ABC and JVs: Collaborating on Six Million Acres
What do you get when you join American Bird Conservancy with Migratory Bird Joint Ventures (JVs) over a ten-year span? Improved conservation management on 6.4 million acres of U.S. bird habitat — an area larger than the state of Maryland!
These regional partnerships work to protect, restore, and enhance habitats, with a goal to recover and maintain migratory bird populations. Given the dramatic decline of North American birds over the past 50 years, the work of the JVs is more important than ever.
The JV program began in 1987 and grew out of efforts to boost waterfowl populations. But since then, JVs have expanded to include bird species in nearly all habitats, both wetland and terrestrial. Species of conservation concern — including Northern Bobwhite and Black Rail — are a particular focus.
Numbering 23, the JVs bring together federal, state, and local agencies, corporations, and landowners, as well as nonprofit organizations like ABC. We're closely involved in 11 of the 23 and employ staff in seven. In some cases, ABC staff lead the JV. In others, we assist across functions ranging from fundraising, coordination, best management practices, communications, policy and advocacy, and habitat conservation planning.
We're proud that, between 2007 and 2017, ABC and JV partners helped improve conservation management on millions of acres of important bird habitat. And this work continues.
“As partnerships uniquely focused on bird habitat, JVs ensure that conservation adds up at the right scale over large areas — yet they are regional, so they can be focused and most effective,” says EJ Williams, ABC's Vice President of Migratory Birds and Habitats. Williams adds that by focusing on science, JVs target the most important species and set population goals, then figure which habitats are needed to meet those population objectives. Williams has worked in JVs for about 25 years, first on the Atlantic Coast JV for the state of Georgia, then for the U.S. Fish and Wildlife Service (FWS), and finally for the nonprofit Longleaf Alliance, before joining ABC.
Most Joint Venture offices are run through the FWS. But several JVs have primarily ABC staff, including JV coordinator positions, science and habitat delivery coordinators, and communication and GIS specialists. ABC staff sit on 11 JVs' management boards, which provide overall leadership. “To some extent,” says Williams, “ABC stepped up when there were needs for staffing and where we could provide a good fit. All JV staff, wherever they are employed, work for the partnership.”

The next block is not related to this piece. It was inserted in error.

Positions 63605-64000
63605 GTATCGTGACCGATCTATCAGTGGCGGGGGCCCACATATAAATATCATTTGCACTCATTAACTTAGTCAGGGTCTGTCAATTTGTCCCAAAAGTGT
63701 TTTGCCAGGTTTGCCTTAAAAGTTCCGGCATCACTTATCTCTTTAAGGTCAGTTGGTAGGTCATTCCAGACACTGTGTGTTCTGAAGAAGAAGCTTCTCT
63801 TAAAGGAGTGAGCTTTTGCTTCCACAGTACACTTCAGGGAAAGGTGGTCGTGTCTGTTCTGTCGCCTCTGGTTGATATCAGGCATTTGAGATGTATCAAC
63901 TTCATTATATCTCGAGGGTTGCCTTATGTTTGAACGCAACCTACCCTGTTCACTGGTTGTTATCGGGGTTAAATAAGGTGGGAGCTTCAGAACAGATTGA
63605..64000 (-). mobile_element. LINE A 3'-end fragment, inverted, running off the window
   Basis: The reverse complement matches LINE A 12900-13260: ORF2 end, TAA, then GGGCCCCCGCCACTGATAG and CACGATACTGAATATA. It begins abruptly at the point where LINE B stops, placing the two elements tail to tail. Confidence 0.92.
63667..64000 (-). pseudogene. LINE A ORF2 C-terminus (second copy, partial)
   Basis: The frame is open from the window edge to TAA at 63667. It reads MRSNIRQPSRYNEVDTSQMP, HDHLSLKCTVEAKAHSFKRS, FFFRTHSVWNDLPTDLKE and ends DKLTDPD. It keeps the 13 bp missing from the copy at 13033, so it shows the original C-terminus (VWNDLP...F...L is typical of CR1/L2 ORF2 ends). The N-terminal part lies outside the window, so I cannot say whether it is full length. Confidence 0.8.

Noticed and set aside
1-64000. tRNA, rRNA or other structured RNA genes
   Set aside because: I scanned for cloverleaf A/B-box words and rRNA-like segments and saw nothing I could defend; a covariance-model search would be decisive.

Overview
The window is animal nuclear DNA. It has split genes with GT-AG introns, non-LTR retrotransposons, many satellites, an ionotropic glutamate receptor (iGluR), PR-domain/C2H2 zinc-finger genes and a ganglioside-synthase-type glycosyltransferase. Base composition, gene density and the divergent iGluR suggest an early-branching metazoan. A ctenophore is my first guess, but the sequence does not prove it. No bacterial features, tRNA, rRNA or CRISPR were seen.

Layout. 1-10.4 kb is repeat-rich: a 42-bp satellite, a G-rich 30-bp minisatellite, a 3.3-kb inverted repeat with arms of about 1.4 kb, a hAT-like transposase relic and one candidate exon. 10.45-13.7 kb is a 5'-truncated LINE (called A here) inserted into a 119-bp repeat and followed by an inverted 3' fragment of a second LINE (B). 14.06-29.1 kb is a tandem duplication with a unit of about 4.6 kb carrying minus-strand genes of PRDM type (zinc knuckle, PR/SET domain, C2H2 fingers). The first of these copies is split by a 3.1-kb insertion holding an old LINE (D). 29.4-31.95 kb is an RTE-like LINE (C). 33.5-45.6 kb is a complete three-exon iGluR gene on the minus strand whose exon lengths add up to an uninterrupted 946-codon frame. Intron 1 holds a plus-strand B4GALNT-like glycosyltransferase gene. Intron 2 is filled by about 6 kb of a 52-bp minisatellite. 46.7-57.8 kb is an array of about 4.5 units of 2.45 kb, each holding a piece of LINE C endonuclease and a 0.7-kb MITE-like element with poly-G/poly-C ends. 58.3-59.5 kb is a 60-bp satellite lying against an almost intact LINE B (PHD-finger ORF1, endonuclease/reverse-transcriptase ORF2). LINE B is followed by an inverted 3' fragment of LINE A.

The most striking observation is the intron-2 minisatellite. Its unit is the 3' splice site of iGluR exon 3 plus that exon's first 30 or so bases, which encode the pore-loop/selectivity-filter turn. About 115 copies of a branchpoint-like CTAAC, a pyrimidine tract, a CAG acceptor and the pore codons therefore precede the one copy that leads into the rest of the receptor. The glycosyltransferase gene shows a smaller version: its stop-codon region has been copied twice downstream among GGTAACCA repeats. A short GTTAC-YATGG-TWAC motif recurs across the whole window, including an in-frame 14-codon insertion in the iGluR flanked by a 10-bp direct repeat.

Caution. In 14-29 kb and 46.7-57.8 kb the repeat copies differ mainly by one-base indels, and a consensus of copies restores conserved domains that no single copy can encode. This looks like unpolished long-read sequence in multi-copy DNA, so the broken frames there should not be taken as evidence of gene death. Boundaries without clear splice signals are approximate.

JVs receive funding from the FWS, state wildlife agencies, partners including ABC, the North American Wetland Conservation Act, the National Fish & Wildlife Foundation, the U.S. Forest Service, and the Natural Resources Conservation Service, through its Regional Conservation Partnership Program. (Find out more about the overall JV program on the Migratory Birds Joint Venture website.)
Six of Twenty-three: A Closer Look
Keep reading to explore six JVs where ABC hosts staff and works with partners to ensure a bright future for a wide range of bird species.
See map above for their locations. Please note, under each JV “Fast Facts” section that follows, “acres restored and managed” refers to land impacted by ABC involvement between 2007 and 2017.
Atlantic Coast: Saving Declining Marsh Birds
The Atlantic Coast is one of the most populous regions in the United States and hosts some of the most important wetlands, which are threatened by sea level rise and urbanization.The primary focus of the Atlantic Coast JV is restoring and protecting coastal marshes and species.
The Black Rail is one of these. This tiny, secretive marsh bird has declined by more than 90 percent along the Atlantic Coast since the 1990s. The Atlantic Coast JV's efforts to save the rail include two major mapping projects identifying ideal Black Rail habitat throughout the Southeast, and adaptive management and pilot projects aimed at quickly targeting and spearheading a rebound for this declining phantom of the wetlands.
This JV includes partners from across the full extent of U.S. Atlantic marshes, from Maine to Florida, and also includes Puerto Rico.
- Focal species include: American Black Duck, Saltmarsh Sparrow, Black Rail
- Acres restored and managed: 600,000
Appalachian Mountains: Managing Bountiful Forests
Spanning the mountains from central New York to northeastern Alabama, the Appalachian Mountains JV works across a range of habitats and elevations, from old fields and small forested wetlands to oak-hickory forests and high-elevation spruce-fir stands, to help declining bird species.